Posted January 07, 2010
The Japanese yen weakened against most global currencies. The US dollar rose against the euro. Australia’s dollar rose against the UK pound. The UK pound weakens as the political parties debate debt reduction programs. The Canadian dollar strengthened against the US dollar.
The Japanese yen weakened against the US dollar and the euro. The yen fell to 93.18 yen per dollar while the yen slipped to 133.45 yen per euro.
Japan has a new finance minister who has stated on his very first day in the position that he will support a weaker yen. Naoto Kan indicated he will be working at keeping the yen at a particular level which he left un-named. A stronger yen would hurt the economy in the opinion of Kan and his goal is to jumpstart recovery.
This is a change in policy from the preceding minister and analyst and investors are attempting to assimilate the information into their predictions and investing strategies.
The US dollar strengthened against the euro to $1.4320 as expectations rise that the job reports for December nonfarm payrolls will show job losses have stopped. That would certainly be good news for the US which is struggling to recover economically with a 10 percent unemployment rate.
The US Federal Open Market Committee issued the minutes of its last meeting. The minutes show discussion over how to end asset purchase programs. This is the same type of discussion ongoing in the UK.
Withdrawing stimulus programs is not going to be easy and timing is everything. Pull the programs out too soon and the recovery could collapse. Leave them in too long and they will become inflationary while promoting dependence on government spending. Keeping inflation under control is the next challenge facing governments as the economies begin to operate more normally.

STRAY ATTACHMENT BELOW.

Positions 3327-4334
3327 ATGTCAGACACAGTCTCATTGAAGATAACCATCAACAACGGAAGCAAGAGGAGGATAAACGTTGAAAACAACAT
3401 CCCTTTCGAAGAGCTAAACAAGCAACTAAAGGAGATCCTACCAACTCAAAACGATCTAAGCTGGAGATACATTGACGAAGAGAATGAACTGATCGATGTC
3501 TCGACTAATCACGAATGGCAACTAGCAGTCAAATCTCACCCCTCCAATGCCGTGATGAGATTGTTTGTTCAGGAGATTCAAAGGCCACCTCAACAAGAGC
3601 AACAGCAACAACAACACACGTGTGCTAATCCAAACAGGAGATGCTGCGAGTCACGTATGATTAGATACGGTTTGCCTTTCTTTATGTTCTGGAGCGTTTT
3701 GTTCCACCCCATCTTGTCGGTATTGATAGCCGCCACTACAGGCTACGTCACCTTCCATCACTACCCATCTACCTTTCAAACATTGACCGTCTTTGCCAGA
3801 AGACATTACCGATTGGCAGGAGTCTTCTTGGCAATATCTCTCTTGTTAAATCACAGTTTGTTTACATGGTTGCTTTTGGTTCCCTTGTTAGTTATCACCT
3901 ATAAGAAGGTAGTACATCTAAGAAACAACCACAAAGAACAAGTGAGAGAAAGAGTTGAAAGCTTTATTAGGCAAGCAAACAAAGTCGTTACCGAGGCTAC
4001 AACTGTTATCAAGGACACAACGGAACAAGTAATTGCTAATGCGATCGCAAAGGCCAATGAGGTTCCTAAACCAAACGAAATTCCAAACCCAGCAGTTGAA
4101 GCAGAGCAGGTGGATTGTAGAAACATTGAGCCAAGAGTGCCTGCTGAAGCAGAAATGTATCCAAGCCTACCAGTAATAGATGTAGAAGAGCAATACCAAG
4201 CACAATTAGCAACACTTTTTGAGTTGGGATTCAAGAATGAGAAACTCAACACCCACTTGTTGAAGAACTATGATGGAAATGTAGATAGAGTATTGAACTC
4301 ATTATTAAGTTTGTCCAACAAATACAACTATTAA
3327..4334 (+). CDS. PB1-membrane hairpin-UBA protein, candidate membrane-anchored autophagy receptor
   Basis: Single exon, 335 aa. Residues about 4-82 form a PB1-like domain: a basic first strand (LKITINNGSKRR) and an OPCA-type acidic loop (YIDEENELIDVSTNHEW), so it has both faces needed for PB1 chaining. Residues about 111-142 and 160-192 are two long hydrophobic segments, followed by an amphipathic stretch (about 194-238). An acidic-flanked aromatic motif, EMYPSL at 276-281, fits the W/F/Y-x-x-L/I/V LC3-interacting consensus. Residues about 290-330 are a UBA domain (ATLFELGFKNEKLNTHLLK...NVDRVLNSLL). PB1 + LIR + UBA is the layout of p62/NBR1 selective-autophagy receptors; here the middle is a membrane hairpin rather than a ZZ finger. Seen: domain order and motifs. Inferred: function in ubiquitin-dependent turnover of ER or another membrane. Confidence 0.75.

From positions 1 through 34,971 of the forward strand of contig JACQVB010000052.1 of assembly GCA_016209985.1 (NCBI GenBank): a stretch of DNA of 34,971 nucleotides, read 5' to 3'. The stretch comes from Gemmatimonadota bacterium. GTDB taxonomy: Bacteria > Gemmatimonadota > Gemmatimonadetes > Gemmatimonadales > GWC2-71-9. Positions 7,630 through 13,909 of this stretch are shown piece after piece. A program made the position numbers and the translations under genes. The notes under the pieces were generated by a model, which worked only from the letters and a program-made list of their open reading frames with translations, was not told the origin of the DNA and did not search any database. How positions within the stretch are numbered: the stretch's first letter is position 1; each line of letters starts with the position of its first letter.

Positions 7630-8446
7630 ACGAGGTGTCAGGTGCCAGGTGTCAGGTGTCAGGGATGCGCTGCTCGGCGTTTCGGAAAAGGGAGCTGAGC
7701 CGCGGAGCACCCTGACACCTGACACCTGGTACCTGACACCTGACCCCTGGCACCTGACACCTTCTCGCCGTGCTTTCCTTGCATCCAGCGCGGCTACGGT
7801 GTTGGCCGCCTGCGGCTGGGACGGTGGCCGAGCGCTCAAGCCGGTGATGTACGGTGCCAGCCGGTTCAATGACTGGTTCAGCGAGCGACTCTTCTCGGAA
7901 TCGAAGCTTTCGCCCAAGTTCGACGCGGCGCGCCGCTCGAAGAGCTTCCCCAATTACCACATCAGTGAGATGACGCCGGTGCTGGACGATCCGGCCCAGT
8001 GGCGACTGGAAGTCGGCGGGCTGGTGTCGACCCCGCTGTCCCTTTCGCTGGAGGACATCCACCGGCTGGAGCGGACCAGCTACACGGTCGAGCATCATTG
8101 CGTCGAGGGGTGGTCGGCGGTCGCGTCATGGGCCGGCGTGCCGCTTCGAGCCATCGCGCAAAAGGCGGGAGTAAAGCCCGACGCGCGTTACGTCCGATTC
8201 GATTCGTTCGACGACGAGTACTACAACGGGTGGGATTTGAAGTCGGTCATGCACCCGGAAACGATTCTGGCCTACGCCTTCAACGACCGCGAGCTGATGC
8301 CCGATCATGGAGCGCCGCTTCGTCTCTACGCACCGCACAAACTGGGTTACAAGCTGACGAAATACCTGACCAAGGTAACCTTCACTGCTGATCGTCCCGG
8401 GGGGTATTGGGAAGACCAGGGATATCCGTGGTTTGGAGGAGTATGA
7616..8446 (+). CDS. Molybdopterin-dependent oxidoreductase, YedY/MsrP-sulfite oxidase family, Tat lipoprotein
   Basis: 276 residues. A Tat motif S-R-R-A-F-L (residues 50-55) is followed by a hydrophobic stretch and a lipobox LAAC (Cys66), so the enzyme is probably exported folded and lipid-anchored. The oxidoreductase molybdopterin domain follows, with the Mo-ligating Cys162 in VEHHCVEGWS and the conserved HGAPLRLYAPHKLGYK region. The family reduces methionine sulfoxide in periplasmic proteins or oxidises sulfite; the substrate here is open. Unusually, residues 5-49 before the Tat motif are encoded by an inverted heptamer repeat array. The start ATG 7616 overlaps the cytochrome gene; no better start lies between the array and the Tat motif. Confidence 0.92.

The Australian dollar strengthened against the UK pound to 57.77 pence. Australia reported an increase in November retail sales of 1.4 percent.
The UK pound weakened against the euro to 90.11 pence and against the US dollar to $1.5909. In the UK government there are differences of opinion between the Conservative opposition party and Prime Minister Gordon Brown as to the best course to take to reduce the budget deficit. This is a point of contention that will be difficult to resolve and one facing other countries including the US.
In the UK, the Bank of England left the benchmark interest rate alone and also kept the asset-purchase plan intact. The quantitative easing program was not extended. The big issue facing the government right now is a potential ratings downgrade due to its current debt and debt reduction plans. The Conservative Party is accusing the Labour Party of maintaining economic policies that will lead to a credit downgrading. There are signs the economy is improving though. Housing prices rose faster than expected in December for example.
The pound appears to be ready to continue weakening.
The Norwegian krone weakened to 8.1990 against the euro.